Inspecting Buildings With Drones
Drones, also called unmanned aerial vehicles (UAVs), are quickly flying out of dangerous military operations and into a wide variety of commercial industries. Currently, one of the fastest growing commercial applications for these incredible devices is the use of drones for engineering and construction purposes, namely building inspections. Below, we describe how common inspections are typically performed in comparison to how they are currently being performed using drone technology.
INSPECTIONS – THE NORMAL PROCESS:
Even if the exterior condition looks okay, there may still be moisture present causing hidden damage. Typically, testing for moisture infiltration involves an inspector locating areas that show potential signs of deterioration (which is not always a result of moisture) and inserting a probe to test the material for moisture. These meters only show the moisture level in a particular location and not a larger area, making it difficult to assess the severity of the problem. The only way to accurately see the size of a moisture-infiltrated area is to physically remove the building’s exterior, which is very costly, time consuming and invasive.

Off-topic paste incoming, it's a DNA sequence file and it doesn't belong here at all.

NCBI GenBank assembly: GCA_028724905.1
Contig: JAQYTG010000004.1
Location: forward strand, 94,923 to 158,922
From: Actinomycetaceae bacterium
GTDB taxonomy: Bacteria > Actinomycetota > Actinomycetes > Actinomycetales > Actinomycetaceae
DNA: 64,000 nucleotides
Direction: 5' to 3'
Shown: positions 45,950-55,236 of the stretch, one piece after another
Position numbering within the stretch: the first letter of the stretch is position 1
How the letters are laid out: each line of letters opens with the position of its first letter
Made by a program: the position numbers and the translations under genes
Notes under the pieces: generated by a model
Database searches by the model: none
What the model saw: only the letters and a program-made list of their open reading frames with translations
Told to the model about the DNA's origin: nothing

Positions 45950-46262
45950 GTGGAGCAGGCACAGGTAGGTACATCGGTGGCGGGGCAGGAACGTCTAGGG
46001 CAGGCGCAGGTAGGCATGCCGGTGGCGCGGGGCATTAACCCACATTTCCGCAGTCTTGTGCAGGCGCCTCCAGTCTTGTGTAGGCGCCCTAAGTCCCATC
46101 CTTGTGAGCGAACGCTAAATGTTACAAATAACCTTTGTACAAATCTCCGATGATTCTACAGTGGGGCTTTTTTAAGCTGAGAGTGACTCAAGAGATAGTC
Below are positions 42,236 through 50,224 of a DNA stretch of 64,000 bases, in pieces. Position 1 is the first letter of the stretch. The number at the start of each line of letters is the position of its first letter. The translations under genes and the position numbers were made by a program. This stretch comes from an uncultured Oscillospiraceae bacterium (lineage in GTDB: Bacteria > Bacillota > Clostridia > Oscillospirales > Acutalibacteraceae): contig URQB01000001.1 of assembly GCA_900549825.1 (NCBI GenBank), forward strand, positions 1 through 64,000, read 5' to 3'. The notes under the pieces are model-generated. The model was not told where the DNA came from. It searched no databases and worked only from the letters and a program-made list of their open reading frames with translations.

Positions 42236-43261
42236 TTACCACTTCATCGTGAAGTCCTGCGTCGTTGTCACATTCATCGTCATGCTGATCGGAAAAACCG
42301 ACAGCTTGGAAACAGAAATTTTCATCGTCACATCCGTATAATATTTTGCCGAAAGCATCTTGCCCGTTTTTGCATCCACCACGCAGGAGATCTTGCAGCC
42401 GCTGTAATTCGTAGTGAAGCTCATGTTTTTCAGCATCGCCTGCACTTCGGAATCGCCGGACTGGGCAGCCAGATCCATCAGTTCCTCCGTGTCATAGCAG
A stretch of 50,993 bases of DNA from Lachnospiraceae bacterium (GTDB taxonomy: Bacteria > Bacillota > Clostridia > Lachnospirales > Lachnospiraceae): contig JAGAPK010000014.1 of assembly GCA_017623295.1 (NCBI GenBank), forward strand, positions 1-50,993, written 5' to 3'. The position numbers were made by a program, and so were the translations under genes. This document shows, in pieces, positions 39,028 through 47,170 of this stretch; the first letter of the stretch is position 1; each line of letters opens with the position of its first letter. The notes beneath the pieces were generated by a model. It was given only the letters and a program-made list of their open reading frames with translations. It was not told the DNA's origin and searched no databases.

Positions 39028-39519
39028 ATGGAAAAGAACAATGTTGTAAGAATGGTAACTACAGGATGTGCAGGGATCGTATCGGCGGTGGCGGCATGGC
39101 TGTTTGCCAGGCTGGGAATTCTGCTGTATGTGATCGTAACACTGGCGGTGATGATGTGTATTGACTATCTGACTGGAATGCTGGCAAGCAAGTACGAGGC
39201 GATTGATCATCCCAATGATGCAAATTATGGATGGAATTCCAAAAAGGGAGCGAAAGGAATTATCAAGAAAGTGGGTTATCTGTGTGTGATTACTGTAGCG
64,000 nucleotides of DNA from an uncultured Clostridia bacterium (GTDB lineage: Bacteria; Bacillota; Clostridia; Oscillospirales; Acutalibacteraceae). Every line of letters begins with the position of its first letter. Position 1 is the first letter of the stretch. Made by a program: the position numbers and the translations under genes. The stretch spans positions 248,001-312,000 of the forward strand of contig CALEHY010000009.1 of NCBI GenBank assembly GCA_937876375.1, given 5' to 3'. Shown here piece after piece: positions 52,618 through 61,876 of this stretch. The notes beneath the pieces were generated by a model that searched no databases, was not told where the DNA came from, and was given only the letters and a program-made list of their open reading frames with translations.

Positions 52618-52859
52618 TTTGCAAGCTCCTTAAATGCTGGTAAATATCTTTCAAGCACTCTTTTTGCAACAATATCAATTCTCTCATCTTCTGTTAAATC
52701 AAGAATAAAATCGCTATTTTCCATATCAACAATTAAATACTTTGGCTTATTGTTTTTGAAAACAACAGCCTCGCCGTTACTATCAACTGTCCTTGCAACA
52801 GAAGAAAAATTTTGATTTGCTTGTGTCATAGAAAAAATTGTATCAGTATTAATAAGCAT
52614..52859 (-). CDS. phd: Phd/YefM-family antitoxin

Looking for water infiltration? The drone’s 4k camera can easily be replaced with a thermal imaging camera that will identify specific areas of the structure containing moisture beneath the surface, as well as areas of heat loss. As can be seen in the photo, the left side shows thermal imaging of areas with water infiltration that would otherwise go unseen. With commercial drones constantly evolving, the possibilities are endless.